Newspapers love these stories, and publishers love to provide them. And surely, in the case of hard-to-promote first novelists, a little bluff and glitz is justified in order to create a high profile in a packed market? This month there is an exceptional chance to see the pitfalls of these short-sighted attempts to generate a buzz round a young novelist.
Penguin was prompt to send out a press release announcing its signing of Richard Mason, a 20-year-old Oxford student, with a two-novel deal. This dazzling newcomer had written a literary thriller, The Drowning People, narrated by an old man who had murdered his wife. Now the book is finally out, stories and interviews have started to appear, stressing the luck, the good looks, the charm and the advance - bulked up to $1m with film rights. How did Mason manage it? "I got myself a good agent," he told the Telegraph. Penguin should have put a dummy in his mouth before letting him inform the trade organ the Bookseller: "I've always wanted to write novels - best to get the bad ones out of the way young."
Let's get one thing straight: it is no mean feat to have completed a reasonably coherent novel by the age of 20. Just typing it would be an achievement. But on completion The Drowning People should have been consigned to Mason's sock drawer for ever.
For a start, Mason does not keep up the attempt to write as a 70-year- old for long. Within a few pages we have flashed back ("Oh yes, it's all flooding back now") to the narrator's twenties and his doomed love affair with the beautiful, aristocratic but unstable Ella. Ella just happens to have a cousin, Sarah, who is so like her that even James gets confused. A double, eh? That's handy.
Because Ella and James are acutely aware that they are in a novel called The Drowning People, their love-talk seems to revolve exclusively around marine life: "People move in schools, like fish. It's safest that way," says Ella. James is enraptured by her "holistic insouciance". "I've spent the whole evening despising myself for being so like all the other fish," he moans. "I dress like them; I speak like them ..." Dress like fish?
Mason's chief talent seems to be for grabbing a mixed metaphor and swimming marathons with it. A new friend asks James about his plans for the summer: "They're cast in stone." "Stone can always be broken, can it not?" "Not this stone." When metaphor deserts him, he falls back on cliche. James, a musician, goes to study in Prague with a master who has "a wizened head of silver hair; a hooked nose; black pointed eyes". Prague is "a city of arched bridges; sharp steeples; gracious domes". Not like London, then, with its blunt steeples, ignoble domes and rhomboid bridges. When even cliche flees his eager embrace, he shacks up with oxymoron: Fortune, we are told, is "a capricious force ... she bestows fleeting immortality and takes it back when it is needed most". When James and Ella sleep together ("it was a time of manifold consummations, for love was a varied catalyst"), they find "our nights together - snatched, secretive and few - were eternities." Fleeting immortality? Snatched eternity?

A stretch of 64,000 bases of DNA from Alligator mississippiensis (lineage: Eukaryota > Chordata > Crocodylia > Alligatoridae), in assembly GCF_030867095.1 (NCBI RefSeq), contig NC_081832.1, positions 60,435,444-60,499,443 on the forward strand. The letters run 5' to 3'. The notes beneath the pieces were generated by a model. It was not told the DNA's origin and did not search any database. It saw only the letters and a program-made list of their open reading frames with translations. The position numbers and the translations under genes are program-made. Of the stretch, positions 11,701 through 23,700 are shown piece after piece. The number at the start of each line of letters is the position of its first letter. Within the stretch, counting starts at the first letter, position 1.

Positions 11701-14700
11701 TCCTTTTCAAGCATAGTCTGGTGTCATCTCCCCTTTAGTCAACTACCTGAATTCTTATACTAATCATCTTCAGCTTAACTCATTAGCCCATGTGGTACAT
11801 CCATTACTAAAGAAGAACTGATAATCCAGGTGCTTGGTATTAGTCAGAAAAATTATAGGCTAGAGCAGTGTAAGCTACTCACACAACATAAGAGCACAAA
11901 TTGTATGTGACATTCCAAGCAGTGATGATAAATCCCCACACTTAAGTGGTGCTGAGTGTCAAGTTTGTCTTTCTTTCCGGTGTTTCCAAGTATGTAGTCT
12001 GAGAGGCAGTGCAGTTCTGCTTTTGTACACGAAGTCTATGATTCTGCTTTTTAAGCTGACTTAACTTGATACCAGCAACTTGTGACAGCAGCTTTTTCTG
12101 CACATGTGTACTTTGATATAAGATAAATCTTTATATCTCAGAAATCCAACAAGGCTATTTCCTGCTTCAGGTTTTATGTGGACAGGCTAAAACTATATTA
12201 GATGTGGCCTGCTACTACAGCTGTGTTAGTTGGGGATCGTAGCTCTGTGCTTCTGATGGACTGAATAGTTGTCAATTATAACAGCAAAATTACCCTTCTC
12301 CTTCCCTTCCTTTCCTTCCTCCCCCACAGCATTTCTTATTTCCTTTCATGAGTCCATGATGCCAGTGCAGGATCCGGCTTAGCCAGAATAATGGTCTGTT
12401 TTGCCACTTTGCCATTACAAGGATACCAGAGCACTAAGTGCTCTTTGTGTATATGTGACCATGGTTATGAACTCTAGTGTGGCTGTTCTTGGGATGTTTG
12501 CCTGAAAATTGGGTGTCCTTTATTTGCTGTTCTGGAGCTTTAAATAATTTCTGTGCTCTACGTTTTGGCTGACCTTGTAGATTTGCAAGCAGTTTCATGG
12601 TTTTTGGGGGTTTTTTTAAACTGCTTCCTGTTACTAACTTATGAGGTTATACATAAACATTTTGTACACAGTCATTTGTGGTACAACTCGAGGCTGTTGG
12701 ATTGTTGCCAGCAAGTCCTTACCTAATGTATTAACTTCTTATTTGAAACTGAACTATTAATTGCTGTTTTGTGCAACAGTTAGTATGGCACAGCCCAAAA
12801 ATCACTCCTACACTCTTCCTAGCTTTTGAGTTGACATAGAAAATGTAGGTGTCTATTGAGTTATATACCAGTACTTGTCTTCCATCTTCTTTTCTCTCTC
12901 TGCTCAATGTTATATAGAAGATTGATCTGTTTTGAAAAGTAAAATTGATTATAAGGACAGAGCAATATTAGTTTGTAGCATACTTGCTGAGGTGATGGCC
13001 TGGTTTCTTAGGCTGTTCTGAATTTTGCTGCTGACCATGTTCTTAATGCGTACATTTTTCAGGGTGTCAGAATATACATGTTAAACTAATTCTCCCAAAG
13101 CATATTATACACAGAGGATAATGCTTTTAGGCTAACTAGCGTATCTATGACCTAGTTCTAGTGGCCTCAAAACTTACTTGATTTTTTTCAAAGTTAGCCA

Stop, stop! For Richard Mason has delighted us long enough. Could Penguin not have worked on the text? Why expose a young, evidently callow writer like this? A publisher who had expressed interest in capturing Mason, but had lost out in the ensuing rights auction, admitted to me there were "flaws" in the novel. But, he insisted, Mason should be praised, in a culture fixated on tales of gritty urban angst - the I-shoved-the-poppers- up-her-nose-and-shagged-her-in-the-alleyway school - for his bravery in, yes, swimming against the tide, in writing a lushly romantic tale with no swear words, no explicit sex, and hardly any drugs. Well, Donna Tartt got there first and did it better.
It may be, of course, that Mason is his own enemy. With a cleverness that he displays rarely in his 300-page debut, he plucks an epigraph from one of Keats's letters: "I leaped headlong into the Sea, and thereby have become better acquainted with the Soundings, and the quicksand, & the rocks, than if I had stayed upon the green shore, and piped a silly pipe, and took tea & comfortable advice." This is Keats consoling himself for the relative failure, artistic and commercial, of his lush epic poem Endymion. In Mason it just looks like a cheeky attempt to forestall criticism. He is no Keats. This is no Endymion.
`The Drowning People' is published by Michael Joseph (pounds 10).
Robert Winder's television review: page 9.